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Title page for ETD etd-03182014-152959

Type of Document Dissertation
Author Anderson, Lyndsey Leigh
URN etd-03182014-152959
Title Pharmacological and Genetic Rescue of Idiopathic Epilepsies
Degree PhD
Department Pharmacology
Advisory Committee
Advisor Name Title
Vsevolod Gurevich Committee Chair
Alfred George Committee Member
Gregg Stanwood Committee Member
Jennifer Kearney Committee Member
Robert Macdonald Committee Member
  • ion channels
  • epilepsy
  • ion channel pharmacology
Date of Defense 2014-02-28
Availability unrestricted

Pharmacological and Genetic Rescue of Idiopathic Epilepsies

Lyndsey Leigh Anderson

Dissertation under the direction of Professor Alfred George, Jr.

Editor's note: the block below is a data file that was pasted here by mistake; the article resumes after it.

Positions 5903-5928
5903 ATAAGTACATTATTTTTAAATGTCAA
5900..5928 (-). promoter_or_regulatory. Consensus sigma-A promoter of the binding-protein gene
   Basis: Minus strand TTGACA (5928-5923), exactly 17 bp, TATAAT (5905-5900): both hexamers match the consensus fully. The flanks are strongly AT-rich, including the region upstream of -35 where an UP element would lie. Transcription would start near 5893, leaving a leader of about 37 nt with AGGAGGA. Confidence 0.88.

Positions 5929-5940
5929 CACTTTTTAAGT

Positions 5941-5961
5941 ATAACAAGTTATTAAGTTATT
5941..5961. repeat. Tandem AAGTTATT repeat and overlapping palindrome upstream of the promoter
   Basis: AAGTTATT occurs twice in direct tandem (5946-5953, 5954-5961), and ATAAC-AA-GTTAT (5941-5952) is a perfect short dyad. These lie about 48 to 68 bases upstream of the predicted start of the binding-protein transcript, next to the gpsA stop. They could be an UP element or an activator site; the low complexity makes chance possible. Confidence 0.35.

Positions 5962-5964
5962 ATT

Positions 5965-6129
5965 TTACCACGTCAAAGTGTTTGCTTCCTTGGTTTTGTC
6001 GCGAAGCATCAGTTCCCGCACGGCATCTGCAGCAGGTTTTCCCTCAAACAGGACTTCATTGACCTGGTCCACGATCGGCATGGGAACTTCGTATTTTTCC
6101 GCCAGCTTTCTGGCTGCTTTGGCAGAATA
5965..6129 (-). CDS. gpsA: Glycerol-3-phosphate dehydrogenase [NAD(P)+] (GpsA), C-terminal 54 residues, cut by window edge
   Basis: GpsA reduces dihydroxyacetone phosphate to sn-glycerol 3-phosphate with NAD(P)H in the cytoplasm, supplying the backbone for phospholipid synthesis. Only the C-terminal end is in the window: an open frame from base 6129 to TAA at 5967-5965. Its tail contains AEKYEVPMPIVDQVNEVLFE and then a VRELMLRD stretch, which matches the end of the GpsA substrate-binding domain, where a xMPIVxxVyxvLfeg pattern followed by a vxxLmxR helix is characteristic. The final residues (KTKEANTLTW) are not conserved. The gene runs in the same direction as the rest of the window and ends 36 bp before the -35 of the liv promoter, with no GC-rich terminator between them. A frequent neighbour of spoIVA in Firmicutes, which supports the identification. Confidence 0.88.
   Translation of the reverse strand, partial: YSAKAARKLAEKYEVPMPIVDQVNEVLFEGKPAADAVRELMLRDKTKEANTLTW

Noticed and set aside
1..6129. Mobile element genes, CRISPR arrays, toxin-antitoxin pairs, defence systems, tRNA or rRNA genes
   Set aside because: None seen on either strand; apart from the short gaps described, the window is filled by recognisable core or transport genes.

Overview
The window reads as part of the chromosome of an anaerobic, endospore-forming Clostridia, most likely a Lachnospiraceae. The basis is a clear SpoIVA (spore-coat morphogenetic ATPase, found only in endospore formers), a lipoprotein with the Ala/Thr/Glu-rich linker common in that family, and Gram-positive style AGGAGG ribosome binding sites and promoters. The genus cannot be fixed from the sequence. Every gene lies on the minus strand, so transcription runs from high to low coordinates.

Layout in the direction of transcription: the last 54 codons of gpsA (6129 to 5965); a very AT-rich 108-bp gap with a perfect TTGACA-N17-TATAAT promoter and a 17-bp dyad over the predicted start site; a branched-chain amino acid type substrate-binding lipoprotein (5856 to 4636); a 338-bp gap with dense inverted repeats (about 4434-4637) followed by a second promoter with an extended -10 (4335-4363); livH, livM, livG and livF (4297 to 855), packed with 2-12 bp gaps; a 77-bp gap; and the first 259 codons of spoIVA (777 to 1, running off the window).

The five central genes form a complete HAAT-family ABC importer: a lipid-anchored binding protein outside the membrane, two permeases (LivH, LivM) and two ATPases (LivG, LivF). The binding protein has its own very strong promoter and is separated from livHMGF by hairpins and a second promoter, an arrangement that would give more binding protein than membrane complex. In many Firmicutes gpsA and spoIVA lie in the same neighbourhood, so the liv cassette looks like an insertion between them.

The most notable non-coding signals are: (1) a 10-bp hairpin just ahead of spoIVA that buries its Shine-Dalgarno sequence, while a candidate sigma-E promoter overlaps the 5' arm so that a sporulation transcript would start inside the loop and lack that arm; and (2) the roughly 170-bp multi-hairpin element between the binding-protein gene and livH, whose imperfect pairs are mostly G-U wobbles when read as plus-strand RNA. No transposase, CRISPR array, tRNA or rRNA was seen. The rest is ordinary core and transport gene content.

Epilepsy is a common neurological disorder affecting approximately 1% of the population worldwide. Many epilepsy patients achieve complete seizure control with current antiepileptic drugs; however, these medications fail to control seizures in 30% of patients, highlighting the need for novel treatments and for research into the underlying molecular mechanisms of epilepsy. Mutations within voltage-gated sodium channels have been identified in association with epilepsy and several mouse models have been generated to understand how these disease-associated mutations manifest in epilepsy development. The genetically engineered mouse line, Scn2aQ54, expresses a transgene encoding an inactivation-impaired neuronal Nav1.2 channel. Mice expressing the Scn2aQ54 transgene exhibit a severe epilepsy phenotype correlated with increased persistent sodium current in hippocampal neurons. We investigated the antiepileptic potential of preferential persistent sodium current inhibition using ranolazine and the novel compound, GS967. We observed that both ranolazine and GS967 reduced seizure frequency in Scn2aQ54 mice, and GS967 inhibited spontaneous action potential firing in neurons isolated from Scn2aQ54 mice. GS967 was also effective at protecting against seizures in the maximal electroshock model. Additionally, we found that long-term treatment with GS967 improved survival, prevented neuron loss and suppressed mossy fiber sprouting in Scn2aQ54 mice. Heterozygous Scn1a knockout (Scn1a+/-) mice recapitulate the phenotype of Dravet syndrome such as spontaneous seizures and premature lethality. Electrophysiological studies in dissociated hippocampal neurons from Scn1a+/- mice have shown a reduced sodium current density and impaired excitability in GABAergic interneurons suggesting that impaired GABA-mediated inhibition underlies the pathophysiology of Dravet syndrome. We generated a mouse line in which SCN1A is selectively expressed in GABAergic interneurons to directly test the hypothesis that the epilepsy phenotype in Scn1a+/- mice can be rescued by restoring SCN1A in GABAergic interneurons. Utilizing this genetic approach, we were not able to attenuate the reduced lifespan of Scn1a+/- mice by restoring SCN1A selectively in interneurons, suggesting that additional mechanisms may contribute to the reduced survival of Dravet syndrome. However, pharmacological intervention with GS967 was able to successfully rescue the lifespan of Scn1a+/- mice. These results suggest that GS967 is an effective novel antiepileptic drug that can be utilized to probe the pathophysiology of epilepsy.

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